The base at Debden opened as a RAF station in 1937. In 1941 during the Battle of Britain, American pilots flew with RAF units from Debden. Early in 1942 the RAF's so-called "Eagle Squadrons," based nearby and composed of American pilots, joined the Debden wing. In late 1942 the Eagle Squadrons came under U.S. command and became the 4th Fighter Group. Thereafter, Debden was known as the Eagles' Nest.
The Lighter Side
To add a humorous touch to their otherwise dreary bases, airmen often decorated with cartoons and pin-ups of movie stars. The section of brick wall on display was taken from the mess hall at the 8th Air Force base at Mildenhall, England.
A New Generation of Weapons
The Fieseler Fi 103, better known as the V-1 Buzz Bomb, was a Nazi terror weapon meant to inspire fear in civilian populations and draw military resources away from the battlefront in order to defend against it. While not especially accurate, the V-1 was advanced for its time and caused the Allies a great deal of concern.
Defenses against the V-1 included destroying its bases and manufacturing facilities, shooting them down with antiaircraft guns, placing balloon cables in their path, and intercepting them with fighters. Some aircraft simply tipped the V-1s over with their wingtips to upset the missile's gyroscopes, causing them to crash. V-1s were aimed mostly at London and Antwerp, Belgium.
An Escort Fighter Pilot's Day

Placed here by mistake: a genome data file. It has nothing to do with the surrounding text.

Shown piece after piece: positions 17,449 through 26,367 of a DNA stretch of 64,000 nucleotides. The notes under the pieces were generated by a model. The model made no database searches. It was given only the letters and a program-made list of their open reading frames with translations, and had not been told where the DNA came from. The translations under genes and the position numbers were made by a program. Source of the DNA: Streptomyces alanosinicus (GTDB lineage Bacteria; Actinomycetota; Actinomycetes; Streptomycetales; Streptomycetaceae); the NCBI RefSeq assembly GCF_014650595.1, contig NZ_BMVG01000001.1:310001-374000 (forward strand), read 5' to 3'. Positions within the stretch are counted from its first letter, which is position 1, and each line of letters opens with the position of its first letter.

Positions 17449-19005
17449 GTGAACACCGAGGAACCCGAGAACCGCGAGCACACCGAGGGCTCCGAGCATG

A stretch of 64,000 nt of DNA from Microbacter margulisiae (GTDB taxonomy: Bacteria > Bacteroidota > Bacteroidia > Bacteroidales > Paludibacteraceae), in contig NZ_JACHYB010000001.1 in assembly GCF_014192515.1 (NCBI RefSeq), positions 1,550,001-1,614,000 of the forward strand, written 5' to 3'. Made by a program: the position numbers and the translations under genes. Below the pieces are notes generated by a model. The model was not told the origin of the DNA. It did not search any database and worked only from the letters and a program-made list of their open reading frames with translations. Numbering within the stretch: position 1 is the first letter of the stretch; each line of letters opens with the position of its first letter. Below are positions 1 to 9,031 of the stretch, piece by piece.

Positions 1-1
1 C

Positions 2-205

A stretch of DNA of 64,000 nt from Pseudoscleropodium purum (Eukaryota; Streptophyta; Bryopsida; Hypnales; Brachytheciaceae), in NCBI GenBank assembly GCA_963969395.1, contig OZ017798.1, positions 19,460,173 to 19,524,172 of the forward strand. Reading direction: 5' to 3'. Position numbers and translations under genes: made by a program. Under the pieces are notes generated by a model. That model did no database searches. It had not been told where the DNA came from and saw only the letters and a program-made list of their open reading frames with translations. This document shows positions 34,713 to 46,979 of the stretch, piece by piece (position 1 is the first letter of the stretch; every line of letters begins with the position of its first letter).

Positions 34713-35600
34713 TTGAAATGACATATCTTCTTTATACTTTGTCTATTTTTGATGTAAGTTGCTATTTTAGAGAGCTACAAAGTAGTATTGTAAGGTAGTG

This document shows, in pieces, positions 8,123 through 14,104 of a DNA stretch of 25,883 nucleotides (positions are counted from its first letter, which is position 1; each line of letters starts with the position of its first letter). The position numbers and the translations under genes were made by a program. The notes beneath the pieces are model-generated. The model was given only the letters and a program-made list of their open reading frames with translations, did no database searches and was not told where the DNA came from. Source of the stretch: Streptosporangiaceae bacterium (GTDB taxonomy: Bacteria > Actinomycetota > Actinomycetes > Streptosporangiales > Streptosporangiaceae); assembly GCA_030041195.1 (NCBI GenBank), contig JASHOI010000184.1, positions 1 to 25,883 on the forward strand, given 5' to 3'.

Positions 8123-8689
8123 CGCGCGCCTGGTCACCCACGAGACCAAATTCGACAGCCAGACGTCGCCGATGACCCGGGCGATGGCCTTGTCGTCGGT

An escort pilot's typical day began about 4 a.m. with a quick wash and shave, dressing and breakfast of powdered eggs, toast, coffee and juice. Flyers then gathered for a briefing on the day's mission -- assigned rendezvous with the bombers, expected enemy defenses, weather and so on. Finally, they set their watches together.
Pilots rode to their dispersed aircraft in trucks or jeeps. On the back of his hand, a pilot might have written his engine start time and the identification letters of the plane he was to follow on take-off. Soon the group, typically 48 fighters, was airborne and formed up, heading for a rendezvous with other fighter groups and huge bomber formations before crossing into enemy territory.
Fighters escorted the bombers as far as possible to and from the target (this was easier with the introduction of extra fuel tanks and long-range fighters like the P-51 Mustang). Primarily, they stuck close to the bombers to protect them, but they also aggressively engaged German fighters and ground targets such as freight and troop trains.
Returning to base, fighter pilots went directly from their aircraft to an intelligence debriefing. After snacks and perhaps a drink of whiskey to help them relax, they broke into groups of four to tell an intelligence officer how many enemy aircraft they had seen, with details of time, place, altitude and direction. They recounted the facts of aerial combat and gave details of the weather and what they had seen on the ground -- truck convoys, ships, troops or any other important observation.
Pilots who claimed aircraft shot down or damaged dictated a statement to a typist and then signed it. If they witnessed another's kill, they gave supporting statements. After debriefing, they might check the next day's flying roster and watch yesterday's gun-camera film. A brief rest usually followed, then dinner at the mess hall, and the day typically ended with a stop at the officers' club before bed.